Reply
      • 4. Deanna J. Dragonus  |  December 2, 2013 at 4:43 am

        all rail crossings in the US are clearly marked with a sign 50 to 100 feet prior to the track edge and are large enough to be seen from a minimum distance of 1/4 mile. The Department of transportation in each state is charged with maintaining the visibility maintenance of these signs.

  • 5. Michiel  |  April 8, 2011 at 3:12 am

    How about placing signals at a crossing? Or a gate? Or a simple bell that start ringing when a train is approaching?

    All things that have been done before. I really don’t understand why there have to be any unsafe crossings in the world we live in today, especially first world countries (which I believe the USA and Canada are a part of).

    Reply
    • 6. Chad Upton  |  April 8, 2011 at 7:04 am

      Yes, most crossings have lights and a bell, if not a gate. In many cases, these have battery backup systems and fail-safe designs. The law still stands.

      Reply
    • 7. chriscp  |  September 24, 2013 at 12:04 pm

      Last paragraph:
      Railroad crossing signals do fail and there are thousands of collisions each year between trains and cars, many of which end in fatalities. Although the signals are fairly reliable, it doesn’t hurt to pay close attention when you approach railway crossings.

      Reply
  • 8. Cole  |  April 15, 2011 at 9:12 pm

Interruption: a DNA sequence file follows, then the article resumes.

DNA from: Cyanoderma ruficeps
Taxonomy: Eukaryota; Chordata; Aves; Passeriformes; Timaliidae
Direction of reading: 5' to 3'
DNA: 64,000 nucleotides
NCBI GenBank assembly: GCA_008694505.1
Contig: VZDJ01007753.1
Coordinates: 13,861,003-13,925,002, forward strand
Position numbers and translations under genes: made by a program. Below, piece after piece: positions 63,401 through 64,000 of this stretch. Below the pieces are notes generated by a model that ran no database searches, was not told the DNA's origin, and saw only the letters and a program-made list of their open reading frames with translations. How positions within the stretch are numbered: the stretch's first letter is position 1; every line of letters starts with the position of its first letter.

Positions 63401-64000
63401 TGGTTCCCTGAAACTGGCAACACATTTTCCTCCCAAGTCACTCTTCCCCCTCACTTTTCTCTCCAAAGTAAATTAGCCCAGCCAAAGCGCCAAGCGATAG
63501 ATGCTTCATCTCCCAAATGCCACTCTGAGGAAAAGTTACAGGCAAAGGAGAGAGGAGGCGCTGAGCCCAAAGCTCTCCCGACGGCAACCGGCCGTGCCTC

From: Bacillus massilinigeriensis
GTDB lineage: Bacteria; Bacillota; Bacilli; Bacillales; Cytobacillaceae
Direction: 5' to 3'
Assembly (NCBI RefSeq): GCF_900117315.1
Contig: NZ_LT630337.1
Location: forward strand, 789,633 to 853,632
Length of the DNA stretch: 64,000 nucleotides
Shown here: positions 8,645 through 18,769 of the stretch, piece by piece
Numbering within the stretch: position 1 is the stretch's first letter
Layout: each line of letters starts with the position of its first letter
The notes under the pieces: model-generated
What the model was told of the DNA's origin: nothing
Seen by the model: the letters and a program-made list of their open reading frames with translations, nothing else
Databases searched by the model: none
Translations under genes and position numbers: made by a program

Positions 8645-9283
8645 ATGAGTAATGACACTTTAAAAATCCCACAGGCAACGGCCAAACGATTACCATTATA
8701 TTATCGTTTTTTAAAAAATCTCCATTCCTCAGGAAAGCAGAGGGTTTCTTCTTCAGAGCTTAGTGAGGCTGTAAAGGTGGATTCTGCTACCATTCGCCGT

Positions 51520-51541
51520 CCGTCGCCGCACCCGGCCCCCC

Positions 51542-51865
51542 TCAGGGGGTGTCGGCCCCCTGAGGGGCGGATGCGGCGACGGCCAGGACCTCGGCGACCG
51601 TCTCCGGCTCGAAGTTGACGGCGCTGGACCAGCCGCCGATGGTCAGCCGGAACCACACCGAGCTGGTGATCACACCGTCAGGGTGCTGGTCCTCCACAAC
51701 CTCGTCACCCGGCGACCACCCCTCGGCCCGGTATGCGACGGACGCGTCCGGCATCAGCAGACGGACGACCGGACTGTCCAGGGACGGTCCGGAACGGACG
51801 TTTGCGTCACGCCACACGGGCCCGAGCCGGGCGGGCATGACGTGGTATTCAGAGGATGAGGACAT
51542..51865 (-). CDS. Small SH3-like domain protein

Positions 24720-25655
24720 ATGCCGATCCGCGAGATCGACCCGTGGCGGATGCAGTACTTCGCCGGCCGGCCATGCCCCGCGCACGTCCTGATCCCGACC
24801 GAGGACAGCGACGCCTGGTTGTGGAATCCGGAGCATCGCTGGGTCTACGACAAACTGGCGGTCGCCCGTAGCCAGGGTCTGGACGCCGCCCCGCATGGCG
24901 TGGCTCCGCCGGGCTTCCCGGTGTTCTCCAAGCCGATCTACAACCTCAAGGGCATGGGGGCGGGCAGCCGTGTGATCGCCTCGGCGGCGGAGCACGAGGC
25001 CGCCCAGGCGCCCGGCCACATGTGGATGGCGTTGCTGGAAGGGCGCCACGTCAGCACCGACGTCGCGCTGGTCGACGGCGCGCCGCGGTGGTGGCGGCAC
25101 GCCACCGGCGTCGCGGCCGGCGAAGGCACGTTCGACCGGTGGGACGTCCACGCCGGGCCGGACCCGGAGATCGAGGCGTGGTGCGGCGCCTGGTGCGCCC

Where is this a law?! I’ve never heard of it.

    Reply
    • 9. Deanna J. Dragonus  |  December 2, 2013 at 4:48 am

      its in the Federal Motor Carriers Safety Regulations section 392 sub part B 392.10

      Reply
  • 10. P.  |  April 30, 2011 at 5:27 pm

    When my theater director took us to the All-State Theater Convention this January, he had to learn how to drive a short bus so as to save costs for the trip (rather than hiring an actual bus driver). He made a huge deal out of stopping at all the railroad crossings and opening the door; this became a big inside joke on the trip. Cool to know that it actually serves an important purpose! Thanks!

    Reply
  • […] school buses were already required by law to stop at railroad crossings, but not open the doors. A horrific accident later that year, however, quickly changed the […]

    Reply
  • 12. Buses at Railroad Crossings | Green Cars of the World  |  October 11, 2013 at 2:16 pm

    […] were required to stop at railway crossings, but the law did not mandate opening the doors.  On December 1st in Salt Lake City, Utah, there was a sudden and powerful snow storm.  Visibility was dangerously low as a school bus […]

    Reply
  • 13. School Bus Safety  |  October 13, 2013 at 7:56 pm

    […] stop and we want to make sure that people know why the stops are happening. The sad truth is that horrific accident on December 1, 1938 was the beginning of this safety […]

    Reply